In line with the theme of tomorrow’s open debate, Council members are expected to call for women’s increased representation in political, economic, and peace processes. Participants may stress the importance of the ten Security Council resolutions adopted under the WPS agenda item and call for their full implementation. Ahead of the open debate, the NGO Working Group on WPS circulated an open letter to UN permanent representatives on behalf of 617 civil society signatories. The letter, which articulates the meaning of the standard of “full, equal, meaningful and safe” participation, says that women’s rights are “under ceaseless attack in contexts marked by intensifying conflict, rising authoritarianism, militarization and backlash”. The letter argues that without decisive action to protect women’s rights and ensure their participation “in all aspects of peace and security”, there is a heightened risk of entrenching patriarchal norms and jeopardising “any chance of sustainable peace”. Tomorrow, some members may highlight initiatives aimed at promoting women’s participation, such as national policies and action plans on WPS as well as international cooperation programmes that they support in this regard.

Tomorrow, it appears that some of the members that have signed on to the WPS Shared Commitments may recall key recommendations put forward by women civil society briefers during recent Security Council meetings. This is consistent with one of the pledges contained in the statement of Shared Commitments, which is to draw attention to, and follow up on, “the recommendations and priority issues raised by civil society briefers in Council meetings”.

Many participants are likely to refer to the situation of women and girls in Afghanistan, where, according to the WPS annual report, “widespread and systematic discrimination” has raised allegations of gender persecution and the Taliban have issued “more than 50 edicts to suppress women’s and girls’ rights” between September 2021 and May. Briefers and member states are also expected to refer to other contexts, such as Colombia, the Democratic Republic of the Congo (DRC), Haiti, Mali, Sudan, Ukraine, and Yemen, as well as the situation in Gaza and Israel, and may call for strengthened protection of women and girls in conflicts and humanitarian crises and condemn all forms of conflict-related sexual violence.

Some participants may stress the importance of preventing and responding to reprisals against WHRDs. At the 10 October launch of her recent report on WHRDs, the Special Rapporteur on the situation of human rights defenders, Mary Lawlor, said that being a woman and a human rights defender in a conflict situation represents a “triple layering of risk”, adding that those working on “gender equality, sexual health and reproductive rights, LGBTI rights or gender-based violence” face an additional layer of risk. She stressed that while some states have promoted the participation of WHRDs, this “has not been accompanied by the steps necessary to ensure that they can participate safely, so when they are visible they are not erased”.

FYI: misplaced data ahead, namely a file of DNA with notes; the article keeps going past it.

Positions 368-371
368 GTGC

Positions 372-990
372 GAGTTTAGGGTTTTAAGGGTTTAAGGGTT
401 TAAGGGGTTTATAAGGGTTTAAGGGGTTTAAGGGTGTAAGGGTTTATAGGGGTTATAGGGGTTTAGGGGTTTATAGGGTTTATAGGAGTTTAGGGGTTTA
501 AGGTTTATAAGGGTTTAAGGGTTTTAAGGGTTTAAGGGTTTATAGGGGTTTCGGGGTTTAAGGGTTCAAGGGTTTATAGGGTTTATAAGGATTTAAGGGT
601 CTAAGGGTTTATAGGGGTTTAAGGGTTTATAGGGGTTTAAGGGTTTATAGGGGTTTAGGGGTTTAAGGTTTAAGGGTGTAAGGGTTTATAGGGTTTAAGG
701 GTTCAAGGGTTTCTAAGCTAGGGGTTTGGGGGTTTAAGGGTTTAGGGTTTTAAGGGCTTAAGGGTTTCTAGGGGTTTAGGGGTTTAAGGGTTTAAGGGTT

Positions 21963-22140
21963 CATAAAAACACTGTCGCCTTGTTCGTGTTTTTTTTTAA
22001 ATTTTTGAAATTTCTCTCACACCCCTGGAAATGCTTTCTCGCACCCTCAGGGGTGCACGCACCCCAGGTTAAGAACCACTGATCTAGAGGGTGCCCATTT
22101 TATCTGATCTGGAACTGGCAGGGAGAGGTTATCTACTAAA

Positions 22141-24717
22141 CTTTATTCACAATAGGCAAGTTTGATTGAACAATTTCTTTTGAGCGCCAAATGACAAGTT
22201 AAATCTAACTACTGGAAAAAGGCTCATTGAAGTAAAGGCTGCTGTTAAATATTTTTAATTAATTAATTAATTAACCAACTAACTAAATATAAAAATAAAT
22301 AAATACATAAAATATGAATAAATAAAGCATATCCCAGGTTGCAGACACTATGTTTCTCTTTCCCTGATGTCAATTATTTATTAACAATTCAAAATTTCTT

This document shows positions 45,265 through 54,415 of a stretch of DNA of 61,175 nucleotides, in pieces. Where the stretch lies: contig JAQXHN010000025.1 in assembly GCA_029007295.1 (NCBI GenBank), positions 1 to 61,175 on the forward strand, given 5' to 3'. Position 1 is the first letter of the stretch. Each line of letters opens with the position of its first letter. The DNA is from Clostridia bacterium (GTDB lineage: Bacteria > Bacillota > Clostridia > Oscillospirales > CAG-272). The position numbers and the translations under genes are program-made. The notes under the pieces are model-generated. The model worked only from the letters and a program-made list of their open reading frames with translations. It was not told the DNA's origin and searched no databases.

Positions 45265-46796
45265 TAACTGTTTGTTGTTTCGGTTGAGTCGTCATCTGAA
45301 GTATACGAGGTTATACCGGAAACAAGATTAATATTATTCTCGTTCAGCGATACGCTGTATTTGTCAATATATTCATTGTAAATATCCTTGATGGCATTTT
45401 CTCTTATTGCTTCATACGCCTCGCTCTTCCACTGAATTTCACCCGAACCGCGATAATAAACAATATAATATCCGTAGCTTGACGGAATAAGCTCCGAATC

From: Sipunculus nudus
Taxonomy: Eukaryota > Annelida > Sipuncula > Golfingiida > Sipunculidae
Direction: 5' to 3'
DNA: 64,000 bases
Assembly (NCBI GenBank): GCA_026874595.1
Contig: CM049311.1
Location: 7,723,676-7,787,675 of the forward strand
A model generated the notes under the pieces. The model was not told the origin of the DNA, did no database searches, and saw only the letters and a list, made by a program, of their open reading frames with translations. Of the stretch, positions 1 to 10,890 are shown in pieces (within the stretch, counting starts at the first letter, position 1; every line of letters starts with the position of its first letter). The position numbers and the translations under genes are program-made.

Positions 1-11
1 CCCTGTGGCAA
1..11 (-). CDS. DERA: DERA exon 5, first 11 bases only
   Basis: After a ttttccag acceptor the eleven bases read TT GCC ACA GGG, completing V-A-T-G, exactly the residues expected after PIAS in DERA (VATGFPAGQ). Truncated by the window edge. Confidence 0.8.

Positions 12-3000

The concept note poses several questions to help guide the discussion at tomorrow’s open debate, including:

  • How can UN member states ensure that WPS initiatives translate into concrete change for local female populations, and guarantee the safety of women journalists, parliamentarians, mediators, peacekeepers, and peacebuilders?
  • What role could the Informal Experts Group on WPS play in the Council’s assessment of the situation of women and girls, as well as gender issues on the ground?

An outcome is not expected in connection with tomorrow’s open debate. The prevalent perception, including among members supportive of the WPS agenda and several civil society actors, continues to be that the dynamics on this file remain unconducive to the adoption of WPS outcomes. Instead, these actors stress the importance of implementing the existing WPS normative framework, in order to avoid language that is merely repetitive or is less robust than the content of the ten existing Security Council resolutions on WPS.